This had never sat well with him, and yet, it was difficult for him to explain why simply wood-shedding and playing covers, the way every other musician learned their chops, was so difficult for him. Perhaps it was the Bipolar Disorder. Manic Depression hadn’t stopped Jimi Hendrix, but it certainly was an impediment for Richard.

Of course, the popular theory was simply that he was too lazy to learn properly, but it definitely hadn’t felt that way when he had recorded the last two Distance albums, where he basically ended up playing all of the instruments himself. The albums hadn’t sold as well as the last true band album, back in 2008, but he had needed to go back into the hospital, and hadn’t gotten out before the band had broken up and gone their separate ways.

He had tried to get the band back together upon his being released in 2010. There had been overtures from Drake and Randy, but Reg was still adamant that he couldn’t be in the band anymore, and both Dana and Julia had left to go work on an album of their own. They’d won a Grammy for that album, and the next album had sold platinum. Oddly enough, they had both decided to give up on the road after that, and were now writing music together for television, and didn’t have time to rehearse and tour an album. Richard suspected there was more to it than that, but Julia wouldn’t tell him what had happened, and Dana was no longer talking to him.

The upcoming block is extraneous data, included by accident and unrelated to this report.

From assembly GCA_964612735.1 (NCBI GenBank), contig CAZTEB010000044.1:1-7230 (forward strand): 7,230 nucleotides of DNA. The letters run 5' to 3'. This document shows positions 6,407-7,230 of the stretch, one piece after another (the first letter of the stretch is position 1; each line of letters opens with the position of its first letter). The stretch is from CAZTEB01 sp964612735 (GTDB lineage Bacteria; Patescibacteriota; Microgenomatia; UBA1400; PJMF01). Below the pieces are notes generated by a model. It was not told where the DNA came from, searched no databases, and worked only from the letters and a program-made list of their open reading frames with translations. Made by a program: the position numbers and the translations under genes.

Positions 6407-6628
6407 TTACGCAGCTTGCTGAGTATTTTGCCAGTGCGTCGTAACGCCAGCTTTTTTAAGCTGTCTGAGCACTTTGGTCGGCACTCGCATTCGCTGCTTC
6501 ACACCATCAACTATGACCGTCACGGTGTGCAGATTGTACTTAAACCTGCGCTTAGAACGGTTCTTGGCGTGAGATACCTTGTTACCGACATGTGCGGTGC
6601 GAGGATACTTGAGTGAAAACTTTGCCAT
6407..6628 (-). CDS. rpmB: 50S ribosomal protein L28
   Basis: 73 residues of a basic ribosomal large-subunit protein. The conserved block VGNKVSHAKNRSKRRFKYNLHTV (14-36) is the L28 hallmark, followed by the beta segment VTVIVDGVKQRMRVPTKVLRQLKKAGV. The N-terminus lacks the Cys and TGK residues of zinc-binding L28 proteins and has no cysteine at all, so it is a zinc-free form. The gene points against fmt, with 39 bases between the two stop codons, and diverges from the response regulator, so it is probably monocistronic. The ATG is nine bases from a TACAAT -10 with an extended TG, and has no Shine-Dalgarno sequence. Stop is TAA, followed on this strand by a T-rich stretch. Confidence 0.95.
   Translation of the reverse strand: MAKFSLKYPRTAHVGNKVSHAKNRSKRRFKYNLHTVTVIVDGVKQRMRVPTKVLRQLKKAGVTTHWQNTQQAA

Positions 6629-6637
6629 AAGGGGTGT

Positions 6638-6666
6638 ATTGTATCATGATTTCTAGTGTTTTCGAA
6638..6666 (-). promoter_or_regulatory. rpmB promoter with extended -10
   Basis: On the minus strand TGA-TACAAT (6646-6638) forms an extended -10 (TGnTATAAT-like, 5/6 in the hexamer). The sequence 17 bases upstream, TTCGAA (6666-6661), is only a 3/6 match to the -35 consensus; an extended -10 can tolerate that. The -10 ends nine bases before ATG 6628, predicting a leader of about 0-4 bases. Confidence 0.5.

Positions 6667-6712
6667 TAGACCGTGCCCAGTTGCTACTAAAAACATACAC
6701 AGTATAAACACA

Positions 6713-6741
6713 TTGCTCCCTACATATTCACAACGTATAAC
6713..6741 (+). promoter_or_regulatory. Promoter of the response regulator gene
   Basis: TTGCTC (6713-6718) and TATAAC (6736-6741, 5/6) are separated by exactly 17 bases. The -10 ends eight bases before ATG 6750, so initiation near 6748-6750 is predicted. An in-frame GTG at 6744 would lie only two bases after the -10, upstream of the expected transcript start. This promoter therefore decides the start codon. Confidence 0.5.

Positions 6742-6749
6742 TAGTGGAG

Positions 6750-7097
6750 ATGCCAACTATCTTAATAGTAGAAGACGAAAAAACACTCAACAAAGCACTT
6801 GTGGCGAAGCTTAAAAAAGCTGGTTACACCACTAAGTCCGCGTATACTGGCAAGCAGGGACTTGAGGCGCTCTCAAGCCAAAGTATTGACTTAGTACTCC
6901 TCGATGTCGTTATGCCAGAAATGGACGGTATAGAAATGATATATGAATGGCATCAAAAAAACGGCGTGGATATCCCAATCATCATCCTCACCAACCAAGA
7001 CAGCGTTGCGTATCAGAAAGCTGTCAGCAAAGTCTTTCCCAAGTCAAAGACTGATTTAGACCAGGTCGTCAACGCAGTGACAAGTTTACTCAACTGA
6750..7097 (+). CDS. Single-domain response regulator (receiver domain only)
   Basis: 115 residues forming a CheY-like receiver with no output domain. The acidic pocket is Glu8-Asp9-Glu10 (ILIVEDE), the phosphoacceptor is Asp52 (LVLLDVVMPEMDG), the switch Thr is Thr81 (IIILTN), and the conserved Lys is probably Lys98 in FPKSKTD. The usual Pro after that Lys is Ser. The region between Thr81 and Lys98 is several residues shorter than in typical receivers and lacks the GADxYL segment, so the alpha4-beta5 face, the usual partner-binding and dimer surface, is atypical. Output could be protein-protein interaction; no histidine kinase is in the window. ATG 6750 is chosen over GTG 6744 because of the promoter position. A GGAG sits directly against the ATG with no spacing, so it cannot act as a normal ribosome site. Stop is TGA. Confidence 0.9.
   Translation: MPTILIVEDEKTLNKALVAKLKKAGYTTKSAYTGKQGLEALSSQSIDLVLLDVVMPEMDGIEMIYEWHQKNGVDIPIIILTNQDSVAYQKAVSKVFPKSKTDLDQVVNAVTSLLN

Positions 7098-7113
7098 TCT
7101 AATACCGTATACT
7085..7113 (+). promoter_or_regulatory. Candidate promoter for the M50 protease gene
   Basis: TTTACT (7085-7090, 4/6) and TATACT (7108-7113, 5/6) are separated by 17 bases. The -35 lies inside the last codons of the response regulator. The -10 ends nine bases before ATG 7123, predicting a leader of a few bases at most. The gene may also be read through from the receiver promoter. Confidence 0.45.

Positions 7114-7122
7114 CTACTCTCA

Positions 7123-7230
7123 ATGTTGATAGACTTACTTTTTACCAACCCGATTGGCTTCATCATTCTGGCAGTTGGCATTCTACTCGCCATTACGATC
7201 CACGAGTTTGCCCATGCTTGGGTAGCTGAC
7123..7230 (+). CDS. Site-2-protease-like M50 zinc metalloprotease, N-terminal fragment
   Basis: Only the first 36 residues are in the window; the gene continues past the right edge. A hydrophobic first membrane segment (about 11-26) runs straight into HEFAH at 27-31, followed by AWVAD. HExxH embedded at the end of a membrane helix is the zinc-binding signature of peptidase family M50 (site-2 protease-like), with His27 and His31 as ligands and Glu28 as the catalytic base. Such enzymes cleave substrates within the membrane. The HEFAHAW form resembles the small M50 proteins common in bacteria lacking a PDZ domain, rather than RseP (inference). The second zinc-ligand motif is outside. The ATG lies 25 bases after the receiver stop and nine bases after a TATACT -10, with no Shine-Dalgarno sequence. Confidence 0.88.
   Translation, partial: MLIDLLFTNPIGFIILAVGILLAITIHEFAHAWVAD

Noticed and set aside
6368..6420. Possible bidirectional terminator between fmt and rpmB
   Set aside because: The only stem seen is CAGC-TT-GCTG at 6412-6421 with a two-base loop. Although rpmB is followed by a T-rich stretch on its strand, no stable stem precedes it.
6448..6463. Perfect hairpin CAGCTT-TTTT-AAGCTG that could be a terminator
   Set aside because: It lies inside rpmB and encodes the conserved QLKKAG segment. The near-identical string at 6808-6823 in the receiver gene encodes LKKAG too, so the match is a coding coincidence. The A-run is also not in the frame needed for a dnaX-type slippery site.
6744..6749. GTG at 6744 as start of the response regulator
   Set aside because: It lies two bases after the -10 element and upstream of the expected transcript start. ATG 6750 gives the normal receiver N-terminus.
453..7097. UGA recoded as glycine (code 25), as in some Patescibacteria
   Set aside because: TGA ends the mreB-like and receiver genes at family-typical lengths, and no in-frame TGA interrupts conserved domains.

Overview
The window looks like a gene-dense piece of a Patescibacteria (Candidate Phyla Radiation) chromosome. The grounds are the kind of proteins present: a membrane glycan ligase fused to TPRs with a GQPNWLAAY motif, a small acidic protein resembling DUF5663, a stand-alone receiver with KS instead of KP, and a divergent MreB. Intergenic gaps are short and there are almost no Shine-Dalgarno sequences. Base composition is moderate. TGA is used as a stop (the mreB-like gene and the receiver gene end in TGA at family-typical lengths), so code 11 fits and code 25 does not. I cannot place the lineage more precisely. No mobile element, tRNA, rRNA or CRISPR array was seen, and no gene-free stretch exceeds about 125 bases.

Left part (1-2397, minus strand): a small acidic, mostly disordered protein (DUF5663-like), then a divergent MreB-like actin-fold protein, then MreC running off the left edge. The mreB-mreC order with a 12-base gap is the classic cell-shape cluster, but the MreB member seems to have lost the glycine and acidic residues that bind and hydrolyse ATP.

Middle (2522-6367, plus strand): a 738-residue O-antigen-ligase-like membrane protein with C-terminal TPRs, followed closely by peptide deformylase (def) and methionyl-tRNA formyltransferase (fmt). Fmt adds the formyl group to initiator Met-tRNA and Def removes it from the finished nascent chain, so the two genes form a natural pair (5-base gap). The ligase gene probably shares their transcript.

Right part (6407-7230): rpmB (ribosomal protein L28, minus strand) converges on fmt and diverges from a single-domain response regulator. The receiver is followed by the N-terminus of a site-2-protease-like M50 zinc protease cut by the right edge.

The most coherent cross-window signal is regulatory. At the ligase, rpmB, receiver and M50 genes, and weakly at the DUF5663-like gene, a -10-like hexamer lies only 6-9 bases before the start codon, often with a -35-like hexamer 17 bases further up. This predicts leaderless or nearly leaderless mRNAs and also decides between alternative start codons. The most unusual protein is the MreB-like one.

Randy had been a faithful ally, working to finish the album with Drake while Richard had been in the hospital, but he had taken a new job as a courier a few years ago, and was now so busy, they almost never spoke. Drake was back working in retail, even though the royalties from his lyrical contributions to the last ‘real’ Distance album, Distinct Departures, should have kept him in comfort. Apparently, Drake didn’t handle money well in large amounts, either.

Richard knew the answer was to start a new band. He’d been staring down the barrel of that particular gun for some time now. He just couldn’t quite bring himself to admit that the Distance had run its course. For one thing, he still had hundreds of hours of jams and demos recorded that he couldn’t imagine using on a solo album. He had once taken a few snippets of jam music that had gone nowhere with the band and adapted them into a proper song, so he knew it was possible to revive even the most unlikely ideas and get usable song material out of them.